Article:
Dr. Liz Fouksman
Elizaveta Fouksman is a Lecturer (equiv. Assistant Professor) in Social Justice at the Centre for Public Policy Research at King’s College London. She is also a research associate of the University of Oxford and the University of the Witwatersrand.
She has a DPhil in International Development from the University of Oxford (where she was a Rhodes Scholar), and has held research fellowships from the Leverhulme Trust, the Berggruen Institute and the Ford Foundation at (respectively) the University of Oxford, Harvard University and the University of the Witwatersrand.
Liz focuses on the ways the long-term unemployed in countries with high inequality and unemployment rates think about links between time-use, work, and income. Much of her fieldwork in South Africa and Namibia asks how such links challenge both proposals to expand social protection through means such as unconditional cash transfers, as well as more radical calls for the decommodification of labor via mechanisms such as a universal basic income guarantee and/or shorter working hours.
Liz has written popular press articles for OpenDemocracy, The Conversation and the Global Labour Journal.
Lives in Oxford, UK
Chloe is a social policy researcher at the Social Research and Demonstration Corporation and a basic income advocate based in Ottawa, Ontario, Canada. Her Master’s dissertation at the University of Cambridge, “Basic Income: A Feminist Proposal? Informing feminist analyses through the lived experience of Ontario Basic Income Pilot participants,” focused on participant experiences in the Ontario Basic Income Pilot project, which ran between 2018 and 2019 in three Ontario municipalities. Her research comprised a critical feminist analysis of basic income, drawing on original qualitative interview data with 26 participants in the pilot. Chloe is a co-founder and co-chair of the Basic Income Canadian Youth Network and Youth Liaison for the Ontario Basic Income Network.
Chloe Halpenny: “Youth Voices are Needed in the Basic Income Debate”
“All Canadian Youth Deserve a Future”, a Conversation with Chloe Halpenny about Guaranteed Livable Income
Lives in Ottawa, Canada
Prof. Dr. Toru Yamamori
Professor in Economics at Doshisha University, Kyoto, Japan.
Toru Yamamori has been working on philosophical foundation of feminist economics, and on oral history of the working-class women’s liberation movement that demanded UBI in the 1970’s Britain. The former is recognised with the award of the 2017 K. W. Kapp Prize from the European Association for Evolutionary Political Economy, the second-largest association for economists in Europe. The latter won the 2014 Basic Income Studies Best Essay prize.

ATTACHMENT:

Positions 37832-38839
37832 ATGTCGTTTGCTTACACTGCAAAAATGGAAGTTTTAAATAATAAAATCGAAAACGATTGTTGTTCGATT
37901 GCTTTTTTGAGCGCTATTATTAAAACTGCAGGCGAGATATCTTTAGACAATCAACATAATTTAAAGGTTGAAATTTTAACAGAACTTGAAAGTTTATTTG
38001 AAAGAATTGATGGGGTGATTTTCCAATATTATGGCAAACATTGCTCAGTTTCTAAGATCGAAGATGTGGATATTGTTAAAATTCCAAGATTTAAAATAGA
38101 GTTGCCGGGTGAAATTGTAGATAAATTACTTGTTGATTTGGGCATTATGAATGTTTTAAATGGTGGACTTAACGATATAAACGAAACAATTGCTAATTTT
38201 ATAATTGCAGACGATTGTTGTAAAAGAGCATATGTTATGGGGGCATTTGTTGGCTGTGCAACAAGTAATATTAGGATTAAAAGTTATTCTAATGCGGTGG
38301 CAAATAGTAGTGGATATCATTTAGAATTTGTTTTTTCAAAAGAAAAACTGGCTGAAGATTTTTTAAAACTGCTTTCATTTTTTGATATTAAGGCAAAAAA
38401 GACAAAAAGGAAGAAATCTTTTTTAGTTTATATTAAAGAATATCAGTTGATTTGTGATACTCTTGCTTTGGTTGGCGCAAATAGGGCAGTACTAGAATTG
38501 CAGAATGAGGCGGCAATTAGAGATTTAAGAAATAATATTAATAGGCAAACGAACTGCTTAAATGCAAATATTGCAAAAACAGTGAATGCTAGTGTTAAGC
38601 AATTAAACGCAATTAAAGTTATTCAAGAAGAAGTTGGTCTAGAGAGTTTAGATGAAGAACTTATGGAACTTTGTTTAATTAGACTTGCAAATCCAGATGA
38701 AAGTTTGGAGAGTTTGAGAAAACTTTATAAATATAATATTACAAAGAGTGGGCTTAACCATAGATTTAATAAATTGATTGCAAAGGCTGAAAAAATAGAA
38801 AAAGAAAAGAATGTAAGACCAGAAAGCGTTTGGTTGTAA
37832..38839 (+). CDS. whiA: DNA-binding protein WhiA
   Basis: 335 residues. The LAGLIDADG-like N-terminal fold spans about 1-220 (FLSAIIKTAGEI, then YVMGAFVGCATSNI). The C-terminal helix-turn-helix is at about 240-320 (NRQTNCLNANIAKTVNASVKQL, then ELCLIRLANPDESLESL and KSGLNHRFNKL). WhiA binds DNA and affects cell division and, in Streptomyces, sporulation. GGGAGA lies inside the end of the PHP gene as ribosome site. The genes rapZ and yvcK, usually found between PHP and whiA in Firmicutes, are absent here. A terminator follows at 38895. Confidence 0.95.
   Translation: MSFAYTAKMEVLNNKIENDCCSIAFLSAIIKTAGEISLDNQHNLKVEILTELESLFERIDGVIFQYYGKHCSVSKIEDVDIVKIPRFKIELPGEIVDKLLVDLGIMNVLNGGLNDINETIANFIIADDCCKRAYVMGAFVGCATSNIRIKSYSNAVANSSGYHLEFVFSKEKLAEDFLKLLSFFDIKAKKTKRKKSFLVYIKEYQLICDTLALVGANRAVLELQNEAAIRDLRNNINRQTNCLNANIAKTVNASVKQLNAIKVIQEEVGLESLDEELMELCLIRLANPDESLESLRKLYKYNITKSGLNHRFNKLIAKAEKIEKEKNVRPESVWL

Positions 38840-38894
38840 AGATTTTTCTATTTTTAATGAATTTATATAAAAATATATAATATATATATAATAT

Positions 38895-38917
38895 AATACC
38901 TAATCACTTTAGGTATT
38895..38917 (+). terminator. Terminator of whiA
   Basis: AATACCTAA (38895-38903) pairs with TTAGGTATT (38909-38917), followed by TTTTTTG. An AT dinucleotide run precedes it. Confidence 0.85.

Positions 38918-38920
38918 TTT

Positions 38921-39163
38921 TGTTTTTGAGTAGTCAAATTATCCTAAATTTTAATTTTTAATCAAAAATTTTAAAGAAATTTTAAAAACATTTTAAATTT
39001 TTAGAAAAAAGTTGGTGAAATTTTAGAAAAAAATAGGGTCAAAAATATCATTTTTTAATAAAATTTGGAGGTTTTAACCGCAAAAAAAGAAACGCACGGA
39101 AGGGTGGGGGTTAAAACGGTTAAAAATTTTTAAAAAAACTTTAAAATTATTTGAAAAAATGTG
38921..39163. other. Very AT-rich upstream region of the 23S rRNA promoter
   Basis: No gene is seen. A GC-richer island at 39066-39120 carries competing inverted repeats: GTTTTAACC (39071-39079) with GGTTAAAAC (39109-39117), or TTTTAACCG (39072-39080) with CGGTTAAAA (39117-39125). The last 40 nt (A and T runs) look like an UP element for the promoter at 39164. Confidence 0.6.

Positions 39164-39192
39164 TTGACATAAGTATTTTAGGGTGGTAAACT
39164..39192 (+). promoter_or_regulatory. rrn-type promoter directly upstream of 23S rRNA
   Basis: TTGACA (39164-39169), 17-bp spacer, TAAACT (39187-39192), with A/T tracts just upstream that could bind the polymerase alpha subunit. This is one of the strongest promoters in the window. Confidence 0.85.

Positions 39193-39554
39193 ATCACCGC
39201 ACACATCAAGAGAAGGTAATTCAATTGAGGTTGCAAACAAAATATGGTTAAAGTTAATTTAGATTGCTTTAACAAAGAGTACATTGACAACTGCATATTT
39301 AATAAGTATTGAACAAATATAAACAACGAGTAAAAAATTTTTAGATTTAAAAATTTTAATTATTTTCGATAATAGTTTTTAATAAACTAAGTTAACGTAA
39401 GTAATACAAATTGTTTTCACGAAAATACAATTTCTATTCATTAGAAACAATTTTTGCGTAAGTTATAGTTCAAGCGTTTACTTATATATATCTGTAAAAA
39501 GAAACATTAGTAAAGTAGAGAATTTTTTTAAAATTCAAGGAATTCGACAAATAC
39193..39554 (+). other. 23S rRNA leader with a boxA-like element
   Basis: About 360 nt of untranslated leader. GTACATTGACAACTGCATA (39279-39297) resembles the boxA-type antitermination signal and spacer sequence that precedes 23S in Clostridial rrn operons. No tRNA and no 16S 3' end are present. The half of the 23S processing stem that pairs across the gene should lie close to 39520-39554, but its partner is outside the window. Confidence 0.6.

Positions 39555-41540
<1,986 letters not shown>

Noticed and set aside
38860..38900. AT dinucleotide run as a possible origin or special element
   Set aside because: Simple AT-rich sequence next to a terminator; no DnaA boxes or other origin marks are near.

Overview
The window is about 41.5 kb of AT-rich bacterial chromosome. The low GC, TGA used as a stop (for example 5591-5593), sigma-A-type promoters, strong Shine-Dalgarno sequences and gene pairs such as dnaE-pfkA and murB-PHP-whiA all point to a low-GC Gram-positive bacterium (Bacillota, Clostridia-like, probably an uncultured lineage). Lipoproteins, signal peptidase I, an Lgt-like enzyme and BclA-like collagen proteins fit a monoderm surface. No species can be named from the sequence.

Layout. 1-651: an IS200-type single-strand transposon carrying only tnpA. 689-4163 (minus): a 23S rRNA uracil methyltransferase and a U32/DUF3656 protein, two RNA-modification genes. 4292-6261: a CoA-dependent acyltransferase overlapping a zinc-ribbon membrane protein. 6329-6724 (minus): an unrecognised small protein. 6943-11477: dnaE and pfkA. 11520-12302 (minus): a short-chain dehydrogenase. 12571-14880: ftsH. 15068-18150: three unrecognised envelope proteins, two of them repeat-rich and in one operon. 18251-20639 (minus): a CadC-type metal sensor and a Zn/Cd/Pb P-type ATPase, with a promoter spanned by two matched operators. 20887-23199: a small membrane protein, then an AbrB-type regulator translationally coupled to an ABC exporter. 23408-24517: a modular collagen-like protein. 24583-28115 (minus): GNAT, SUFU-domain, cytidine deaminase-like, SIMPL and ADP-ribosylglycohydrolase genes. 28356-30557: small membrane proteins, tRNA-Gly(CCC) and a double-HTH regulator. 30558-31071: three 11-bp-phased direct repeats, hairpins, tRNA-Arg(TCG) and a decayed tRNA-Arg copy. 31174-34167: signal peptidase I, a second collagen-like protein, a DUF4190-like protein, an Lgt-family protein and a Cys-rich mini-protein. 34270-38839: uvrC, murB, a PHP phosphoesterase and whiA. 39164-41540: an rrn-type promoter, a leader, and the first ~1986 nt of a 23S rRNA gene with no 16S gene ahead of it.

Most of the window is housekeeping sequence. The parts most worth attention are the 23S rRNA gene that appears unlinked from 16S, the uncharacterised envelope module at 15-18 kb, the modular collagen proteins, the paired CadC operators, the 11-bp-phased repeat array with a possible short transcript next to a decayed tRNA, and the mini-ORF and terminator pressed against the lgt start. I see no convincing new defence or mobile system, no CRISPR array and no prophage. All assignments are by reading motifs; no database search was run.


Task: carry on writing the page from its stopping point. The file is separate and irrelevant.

Video Interview with Toru Yamamori at the BIEN Congress 2014 in Montreal.
Toru Yamamori is the academic research editor of BIEN (Basic Income Earth Network)
Lives in Kyoto, Japan
Prof. Dr. Almaz Zelleke
Ph.D. in Political Science from Harvard University and an A.B. in Politics from Princeton University, Professor of Practice in Political Science at New York University Shanghai.
Prof. Zelleke teaches at Harvard University and the New York School. She specializes in UBI, including gender, is involved in BIEN and NABIG, and has published on UBI issues.
Lives in NYC, USA
Former head of the European Basic Income Network, head of BIEN UK, involved in the decision of the Labor Party in the UK to include BI in the program, collaboration with David Graeber, specializing in UBI and gender among other issues.
Director of BIEN News | Newsletter.
Lives in London, UK
She has been a leader in SEWA a trade union with 1.8 million women members, and is now the president of SEWA Bharat the All-India organization within SEWA family, and she is co-initiator of UBI for women projects in Delhi and 2013 in Madhya Pradesh, the large and well-known UBI project in several villages India. At the project in Madhya Pradesh were involved also Prof. Guy Standing, co-founder of BIEN, and Dr. Sarath Davala, Chair of BIEN.
Lives in Ahmedabad, India